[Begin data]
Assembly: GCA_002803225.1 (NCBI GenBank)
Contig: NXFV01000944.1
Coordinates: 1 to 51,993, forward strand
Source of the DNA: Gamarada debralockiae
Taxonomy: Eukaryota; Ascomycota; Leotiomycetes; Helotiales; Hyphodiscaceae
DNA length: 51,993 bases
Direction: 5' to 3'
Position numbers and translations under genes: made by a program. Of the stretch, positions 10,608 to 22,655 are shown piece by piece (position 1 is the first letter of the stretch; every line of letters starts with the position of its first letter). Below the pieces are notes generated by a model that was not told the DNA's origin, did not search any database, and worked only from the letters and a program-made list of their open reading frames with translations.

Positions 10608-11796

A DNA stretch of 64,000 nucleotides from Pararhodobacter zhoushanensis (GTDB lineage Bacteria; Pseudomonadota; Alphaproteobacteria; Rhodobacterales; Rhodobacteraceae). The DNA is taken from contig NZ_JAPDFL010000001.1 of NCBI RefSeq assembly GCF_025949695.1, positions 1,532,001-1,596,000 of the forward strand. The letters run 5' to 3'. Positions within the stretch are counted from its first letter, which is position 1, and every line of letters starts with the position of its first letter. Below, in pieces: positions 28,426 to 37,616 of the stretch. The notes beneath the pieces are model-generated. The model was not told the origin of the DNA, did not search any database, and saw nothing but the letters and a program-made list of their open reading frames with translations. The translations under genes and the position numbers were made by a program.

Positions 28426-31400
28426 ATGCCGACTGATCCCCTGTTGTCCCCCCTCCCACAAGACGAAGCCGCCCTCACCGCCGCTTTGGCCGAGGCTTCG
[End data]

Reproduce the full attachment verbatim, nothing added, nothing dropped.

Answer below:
Assembly: GCA_002803225.1 (NCBI GenBank)
Contig: NXFV01000944.1
Coordinates: 1 to 51,993, forward strand
Source of the DNA: Gamarada debralockiae
Taxonomy: Eukaryota; Ascomycota; Leotiomycetes; Helotiales; Hyphodiscaceae
DNA length: 51,993 bases
Direction: 5' to 3'
Position numbers and translations under genes: made by a program. Of the stretch, positions 10,608 to 22,655 are shown piece by piece (position 1 is the first letter of the stretch; every line of letters starts with the position of its first letter). Below the pieces are notes generated by a model that was not told the DNA's origin, did not search any database, and worked only from the letters and a program-made list of their open reading frames with translations.

Positions 10608-11796

A DNA stretch of 64,000 nucleotides from Pararhodobacter zhoushanensis (GTDB lineage Bacteria; Pseudomonadota; Alphaproteobacteria; Rhodobacterales; Rhodobacteraceae). The DNA is taken from contig NZ_JAPDFL010000001.1 of NCBI RefSeq assembly GCF_025949695.1, positions 1,532,001-1,596,000 of the forward strand. The letters run 5' to 3'. Positions within the stretch are counted from its first letter, which is position 1, and every line of letters starts with the position of its first letter. Below, in pieces: positions 28,426 to 37,616 of the stretch. The notes beneath the pieces are model-generated. The model was not told the origin of the DNA, did not search any database, and saw nothing but the letters and a program-made list of their open reading frames with translations. The translations under genes and the position numbers were made by a program.

Positions 28426-31400
28426 ATGCCGACTGATCCCCTGTTGTCCCCCCTCCCACAAGACGAAGCCGCCCTCACCGCCGCTTTGGCCGAGGCTTCG